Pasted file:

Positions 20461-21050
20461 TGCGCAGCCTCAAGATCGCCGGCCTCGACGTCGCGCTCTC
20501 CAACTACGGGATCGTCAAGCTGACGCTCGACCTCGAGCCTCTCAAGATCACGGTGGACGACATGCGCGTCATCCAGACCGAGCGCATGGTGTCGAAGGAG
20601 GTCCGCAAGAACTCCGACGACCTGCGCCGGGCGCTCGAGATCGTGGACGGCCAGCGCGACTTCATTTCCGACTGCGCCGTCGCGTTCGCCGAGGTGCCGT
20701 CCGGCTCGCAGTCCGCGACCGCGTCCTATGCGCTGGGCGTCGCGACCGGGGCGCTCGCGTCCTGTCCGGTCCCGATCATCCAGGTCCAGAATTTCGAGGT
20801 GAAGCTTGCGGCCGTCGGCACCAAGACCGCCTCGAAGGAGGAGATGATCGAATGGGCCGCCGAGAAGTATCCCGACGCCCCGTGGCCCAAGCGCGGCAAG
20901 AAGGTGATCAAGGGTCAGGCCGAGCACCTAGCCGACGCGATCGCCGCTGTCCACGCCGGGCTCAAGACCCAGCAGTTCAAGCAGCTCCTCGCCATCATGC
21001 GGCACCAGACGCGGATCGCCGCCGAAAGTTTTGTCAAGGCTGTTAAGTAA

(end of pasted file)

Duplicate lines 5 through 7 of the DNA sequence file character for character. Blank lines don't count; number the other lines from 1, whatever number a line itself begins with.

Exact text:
20701 CCGGCTCGCAGTCCGCGACCGCGTCCTATGCGCTGGGCGTCGCGACCGGGGCGCTCGCGTCCTGTCCGGTCCCGATCATCCAGGTCCAGAATTTCGAGGT
20801 GAAGCTTGCGGCCGTCGGCACCAAGACCGCCTCGAAGGAGGAGATGATCGAATGGGCCGCCGAGAAGTATCCCGACGCCCCGTGGCCCAAGCGCGGCAAG
20901 AAGGTGATCAAGGGTCAGGCCGAGCACCTAGCCGACGCGATCGCCGCTGTCCACGCCGGGCTCAAGACCCAGCAGTTCAAGCAGCTCCTCGCCATCATGC